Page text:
NEW YORK -- The final week of the regular season doubled as an extended farewell for Mariano Rivera and Andy Pettitte, as the Yankees graciously and deservedly thanked the pair of stars who served as key contributors for five World Series-winning clubs.
Now, as the Yankees begin to plot how they can make good on managing general partner Hal Steinbrenner's decree to field a championship-caliber club each season, team executives must brace for a winter that could set the course for the organization's future.
"It's going to be a new age next year, some new faces in here," Yankees right-hander David Robertson said. "I mean, we're losing Mariano and Andy Pettitte. Those are two legends here at Yankee Stadium. Nobody's going to be able to replace them. All we can do is hopefully have the guys we have fill in."
The Yankees are expected to make Joe Girardi a solid offer to return as manager, and it would not be surprising to see Girardi return for a seventh season at the helm. That's an easy call compared to the topic of next year's payroll, following a 2013 season in which it exceeded $220 million, much of it paid to players on the disabled list.
Steinbrenner, who once described himself as "finance geek," has spoken openly about his desire to reduce the payroll below $189 million for 2014. That would reset the luxury tax penalty rate and allow for bigger spending in 2015, but it presents a difficult balancing act in terms of filling the Yankees' present needs.
There is some wiggle room, as Steinbrenner has said that coming in under $189 million is a "goal" but not an absolute requirement, and not at the expense of the on-field product. With Robinson Cano expected to hunt for a free-agency deal that could top $200 million, the Yankees may need all the payroll flexibility they can get -- especially after team president Randy Levine recently said that nobody, Cano included, "is a re-sign at any cost."
Alex Rodriguez's unresolved situation with Major League Baseball could steer the course of the winter. Rodriguez's appeal of a 211-game suspension is scheduled to begin on Sept. 30, and if the ban is upheld by independent arbitrator Fredric Horowitz, the Yankees could be off the hook for paying Rodriguez's $27.5 million salary for next season.
Shortstop Derek Jeter has a $9.5 million option for next season that he intends to execute, which would give the Yankees just six players under contract for 2014: Jeter, CC Sabathia, Mark Teixeira, Alfonso Soriano, Ichiro Suzuki and Vernon Wells.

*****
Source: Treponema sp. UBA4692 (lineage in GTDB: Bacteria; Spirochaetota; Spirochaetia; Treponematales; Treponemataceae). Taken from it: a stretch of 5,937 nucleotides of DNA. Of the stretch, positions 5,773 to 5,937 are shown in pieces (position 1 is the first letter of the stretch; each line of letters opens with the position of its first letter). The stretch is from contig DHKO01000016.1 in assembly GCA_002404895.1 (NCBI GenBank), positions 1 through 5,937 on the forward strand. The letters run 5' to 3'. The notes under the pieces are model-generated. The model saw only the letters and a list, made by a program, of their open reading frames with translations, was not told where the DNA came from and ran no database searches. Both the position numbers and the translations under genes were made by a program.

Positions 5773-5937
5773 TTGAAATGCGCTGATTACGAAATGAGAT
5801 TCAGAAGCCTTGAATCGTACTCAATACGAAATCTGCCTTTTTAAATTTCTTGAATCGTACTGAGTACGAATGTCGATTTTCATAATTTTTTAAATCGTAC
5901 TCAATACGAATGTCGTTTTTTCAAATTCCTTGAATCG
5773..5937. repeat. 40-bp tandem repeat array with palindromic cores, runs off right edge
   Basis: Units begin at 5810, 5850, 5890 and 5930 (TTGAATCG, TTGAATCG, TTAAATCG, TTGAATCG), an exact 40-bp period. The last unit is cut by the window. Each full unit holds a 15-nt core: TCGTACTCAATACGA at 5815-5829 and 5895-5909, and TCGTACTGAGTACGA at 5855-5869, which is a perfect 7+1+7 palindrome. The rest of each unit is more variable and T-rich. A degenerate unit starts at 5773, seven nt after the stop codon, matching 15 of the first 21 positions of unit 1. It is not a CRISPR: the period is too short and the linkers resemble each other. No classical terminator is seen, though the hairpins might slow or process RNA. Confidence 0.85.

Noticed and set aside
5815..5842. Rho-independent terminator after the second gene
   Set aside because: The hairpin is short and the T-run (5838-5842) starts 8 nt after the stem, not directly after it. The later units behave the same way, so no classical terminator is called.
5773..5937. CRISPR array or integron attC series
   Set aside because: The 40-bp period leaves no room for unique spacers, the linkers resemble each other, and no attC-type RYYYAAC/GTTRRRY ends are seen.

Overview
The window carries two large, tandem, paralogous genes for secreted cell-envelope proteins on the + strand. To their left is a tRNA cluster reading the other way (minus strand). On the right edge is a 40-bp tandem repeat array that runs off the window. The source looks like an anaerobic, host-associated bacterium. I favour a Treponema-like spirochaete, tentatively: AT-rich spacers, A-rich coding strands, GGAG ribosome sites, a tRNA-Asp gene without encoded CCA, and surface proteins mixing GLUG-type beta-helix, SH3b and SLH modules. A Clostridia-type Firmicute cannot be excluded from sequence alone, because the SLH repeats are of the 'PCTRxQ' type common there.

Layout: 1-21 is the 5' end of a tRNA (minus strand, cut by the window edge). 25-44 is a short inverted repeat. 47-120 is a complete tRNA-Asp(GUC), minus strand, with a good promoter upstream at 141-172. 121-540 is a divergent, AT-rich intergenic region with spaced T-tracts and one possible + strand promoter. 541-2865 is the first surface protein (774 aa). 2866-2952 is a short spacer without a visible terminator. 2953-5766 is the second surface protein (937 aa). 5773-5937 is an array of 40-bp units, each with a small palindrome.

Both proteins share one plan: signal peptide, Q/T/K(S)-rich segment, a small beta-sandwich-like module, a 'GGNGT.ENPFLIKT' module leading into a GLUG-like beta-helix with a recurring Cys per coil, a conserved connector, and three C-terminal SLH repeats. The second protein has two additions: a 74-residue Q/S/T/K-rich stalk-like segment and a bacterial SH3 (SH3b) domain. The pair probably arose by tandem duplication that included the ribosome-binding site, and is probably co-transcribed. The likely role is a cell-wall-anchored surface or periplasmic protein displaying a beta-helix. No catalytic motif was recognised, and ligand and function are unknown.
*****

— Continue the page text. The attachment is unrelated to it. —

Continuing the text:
After issuing raises to their arbitration-eligible players, the Yankees figure to have about $80 million to distribute to their 2014 payroll, with free agents like Cano, Curtis Granderson and Hiroki Kuroda deserving consideration.
The Yankees saw this season that their Minor League system was unable to present many big league-ready choices for promotion, so it would not be surprising to see general manager Brian Cashman work the phones and attempt to trade pieces in order to add depth.
As the Yankees absorb just their second darkened October in the last 19 years, change is in the air. Jeter acknowledged that this month, having watched the "Core Four" get reduced to just himself and noting the Yankees are already in a new chapter of franchise history.
"What's the future of the organization?" Jeter said. "You hope that we have a lot of young players who can come up and contribute. I don't know if it will be to the extent that we [in the "Core Four"] have, and what I mean by that is the timeframe. I don't know if you'll see that again."
Arbitration eligible: C Francisco Cervelli, CF Brett Gardner, RHP Shawn Kelley, RHP Ivan Nova, RHP Michael Pineda, RHP Robertson, C Chris Stewart.
Free agents: 2B Cano, RHP Joba Chamberlain, OF Granderson, DH Travis Hafner, LHP David Huff, RHP Phil Hughes, SS Jeter ($9.5 million player option), RHP Kuroda, LHP Boone Logan, 1B Lyle Overbay, LHP Pettitte, IF Mark Reynolds, RHP Rivera, SS Brendan Ryan, IF Kevin Youkilis, LHP Mike Zagurski.
Rotation: Girardi recently said of Sabathia, "My thought is CC will be [No.] 1, and then we'll go from there." It's unclear who would follow him. Not only is Pettitte is retiring, but Kuroda is eligible for free agency. The right-hander has given no indications regarding whether he intends to retire or return to Japan.